The Flame Towers in Baku
The tourist in me had to ride the funicular up to the Flame Towers before I did anything else. When I stood in line to board the funicular, it seemed like the first time tourists may have outnumbered locals in Baku. As I approached the balding, middle-aged attendant in his black pants and light blue button down, uniform shirt, I noticed that his lips remained sealed like The Go-Gos. I handed him the ten old Soviet rubles and his lips remained sealed while he motioned â€œnoâ€ with his index finger. Another guy not in the mood for jokes. I tried my luck one more time when I had to take a taxi back down to the city center. Again, no laughs, just a driver who wanted to get paid and get on with it.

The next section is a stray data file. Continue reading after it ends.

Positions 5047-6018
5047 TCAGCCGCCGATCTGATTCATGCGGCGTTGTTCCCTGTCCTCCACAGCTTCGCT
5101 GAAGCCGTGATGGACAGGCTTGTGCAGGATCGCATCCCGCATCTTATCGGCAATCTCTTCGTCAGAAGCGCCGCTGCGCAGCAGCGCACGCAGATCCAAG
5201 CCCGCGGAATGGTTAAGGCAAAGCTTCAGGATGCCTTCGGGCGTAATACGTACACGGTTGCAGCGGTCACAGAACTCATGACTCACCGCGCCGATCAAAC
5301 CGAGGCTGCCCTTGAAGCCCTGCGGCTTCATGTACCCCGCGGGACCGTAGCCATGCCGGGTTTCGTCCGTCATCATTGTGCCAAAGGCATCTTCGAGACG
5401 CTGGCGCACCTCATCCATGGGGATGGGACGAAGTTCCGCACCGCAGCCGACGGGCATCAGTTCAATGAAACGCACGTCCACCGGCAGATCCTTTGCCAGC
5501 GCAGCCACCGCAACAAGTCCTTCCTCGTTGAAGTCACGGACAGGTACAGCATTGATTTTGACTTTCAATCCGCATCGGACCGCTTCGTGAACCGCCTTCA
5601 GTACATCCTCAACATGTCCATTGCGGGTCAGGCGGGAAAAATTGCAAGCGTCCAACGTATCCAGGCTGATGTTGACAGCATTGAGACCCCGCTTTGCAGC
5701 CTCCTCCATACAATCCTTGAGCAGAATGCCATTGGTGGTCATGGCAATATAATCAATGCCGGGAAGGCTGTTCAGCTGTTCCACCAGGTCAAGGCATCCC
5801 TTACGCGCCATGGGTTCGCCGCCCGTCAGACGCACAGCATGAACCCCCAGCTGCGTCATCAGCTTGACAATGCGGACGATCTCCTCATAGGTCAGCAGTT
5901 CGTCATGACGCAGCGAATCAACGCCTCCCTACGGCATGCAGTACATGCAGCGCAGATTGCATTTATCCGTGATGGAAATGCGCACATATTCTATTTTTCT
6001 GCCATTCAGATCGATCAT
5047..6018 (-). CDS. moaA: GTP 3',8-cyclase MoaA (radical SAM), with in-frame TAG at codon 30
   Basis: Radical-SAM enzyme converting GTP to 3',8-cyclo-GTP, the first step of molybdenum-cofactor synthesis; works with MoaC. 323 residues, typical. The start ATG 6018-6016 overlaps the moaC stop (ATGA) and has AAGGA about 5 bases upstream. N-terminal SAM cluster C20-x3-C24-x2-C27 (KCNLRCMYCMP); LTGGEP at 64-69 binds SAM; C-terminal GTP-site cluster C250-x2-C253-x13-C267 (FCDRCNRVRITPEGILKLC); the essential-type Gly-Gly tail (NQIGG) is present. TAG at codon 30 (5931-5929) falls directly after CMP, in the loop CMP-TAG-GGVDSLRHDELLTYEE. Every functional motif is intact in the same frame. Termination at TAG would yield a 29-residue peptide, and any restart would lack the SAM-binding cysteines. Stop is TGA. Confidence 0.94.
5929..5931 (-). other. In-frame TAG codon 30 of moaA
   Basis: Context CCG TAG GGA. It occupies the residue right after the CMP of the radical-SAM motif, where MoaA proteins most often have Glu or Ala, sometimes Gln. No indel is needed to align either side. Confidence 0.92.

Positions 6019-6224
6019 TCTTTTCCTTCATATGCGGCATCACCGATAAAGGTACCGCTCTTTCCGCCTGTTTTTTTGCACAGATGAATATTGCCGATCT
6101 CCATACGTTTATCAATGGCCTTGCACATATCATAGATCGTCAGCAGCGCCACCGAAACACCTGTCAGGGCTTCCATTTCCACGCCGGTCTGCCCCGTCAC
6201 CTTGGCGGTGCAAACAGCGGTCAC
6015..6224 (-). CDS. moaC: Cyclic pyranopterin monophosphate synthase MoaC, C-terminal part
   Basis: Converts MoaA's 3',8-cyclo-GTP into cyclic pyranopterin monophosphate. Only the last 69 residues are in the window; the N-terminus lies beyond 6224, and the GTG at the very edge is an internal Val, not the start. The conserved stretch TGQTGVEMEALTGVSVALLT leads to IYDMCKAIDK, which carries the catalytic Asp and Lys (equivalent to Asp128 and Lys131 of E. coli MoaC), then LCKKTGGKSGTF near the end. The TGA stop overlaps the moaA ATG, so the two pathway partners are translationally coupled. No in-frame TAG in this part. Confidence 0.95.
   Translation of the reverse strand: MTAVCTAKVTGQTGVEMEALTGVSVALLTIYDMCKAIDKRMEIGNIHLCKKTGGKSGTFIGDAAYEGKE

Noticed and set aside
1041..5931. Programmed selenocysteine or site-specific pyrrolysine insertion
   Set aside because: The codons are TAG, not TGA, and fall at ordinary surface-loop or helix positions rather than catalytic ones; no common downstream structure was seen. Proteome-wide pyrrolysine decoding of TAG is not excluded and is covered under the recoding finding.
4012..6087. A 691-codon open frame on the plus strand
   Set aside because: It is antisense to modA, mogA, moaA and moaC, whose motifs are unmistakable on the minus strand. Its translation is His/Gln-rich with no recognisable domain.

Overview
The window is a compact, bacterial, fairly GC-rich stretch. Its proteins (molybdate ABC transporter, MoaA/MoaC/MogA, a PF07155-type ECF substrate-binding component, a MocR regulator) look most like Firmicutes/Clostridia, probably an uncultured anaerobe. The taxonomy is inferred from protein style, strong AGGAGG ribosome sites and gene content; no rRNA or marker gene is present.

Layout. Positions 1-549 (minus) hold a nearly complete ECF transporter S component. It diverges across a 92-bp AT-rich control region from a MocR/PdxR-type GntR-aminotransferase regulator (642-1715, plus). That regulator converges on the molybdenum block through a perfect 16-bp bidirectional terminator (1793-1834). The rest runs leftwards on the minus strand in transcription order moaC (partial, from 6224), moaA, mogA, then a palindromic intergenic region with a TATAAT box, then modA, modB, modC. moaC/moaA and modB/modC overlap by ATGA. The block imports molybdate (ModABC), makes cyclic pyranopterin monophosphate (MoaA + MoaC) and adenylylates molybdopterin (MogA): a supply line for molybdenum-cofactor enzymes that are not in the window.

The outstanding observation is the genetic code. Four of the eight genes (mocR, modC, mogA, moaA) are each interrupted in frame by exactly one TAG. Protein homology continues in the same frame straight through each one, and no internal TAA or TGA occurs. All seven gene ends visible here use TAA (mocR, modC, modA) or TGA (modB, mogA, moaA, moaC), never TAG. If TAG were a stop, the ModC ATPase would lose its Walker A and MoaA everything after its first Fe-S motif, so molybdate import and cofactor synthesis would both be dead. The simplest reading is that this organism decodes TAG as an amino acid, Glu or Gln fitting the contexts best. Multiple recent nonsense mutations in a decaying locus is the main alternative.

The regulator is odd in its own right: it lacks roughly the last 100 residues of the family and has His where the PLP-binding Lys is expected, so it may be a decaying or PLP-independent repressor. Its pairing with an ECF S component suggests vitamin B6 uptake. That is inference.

Azerbaijan as a Soviet Republic
The next day, I took a free walking tour and was informed of the Soviet invasion on April 28, 1920, as well as the massacre by Soviet troops in January 1990.
I Took My Soviet Rubles Back to America
In summary, there were two extreme reactions to my attempting to pay for goods and services with old Soviet rubles. The Armenians reacted with lightheartedness and a sense of laughing with me rather than at me. Conversely, the Azerbaijan’s found no humor in my attempt to gauge their feelings about their Soviet past. The Georgians relationship with their old Soviet overlords was much more complex, given that Stalin came from Gori and one of the main roads there bears his name. However, outside of Gori, Georgians saw no need to glorify their years as a Soviet Republic. Between Georgia’s attempts to join the European Union, the cheerful optimism of the Armenians and Baku being touted as the next Dubai, the three former Soviet Republics known as the caucuses are looking forward rather than to the past.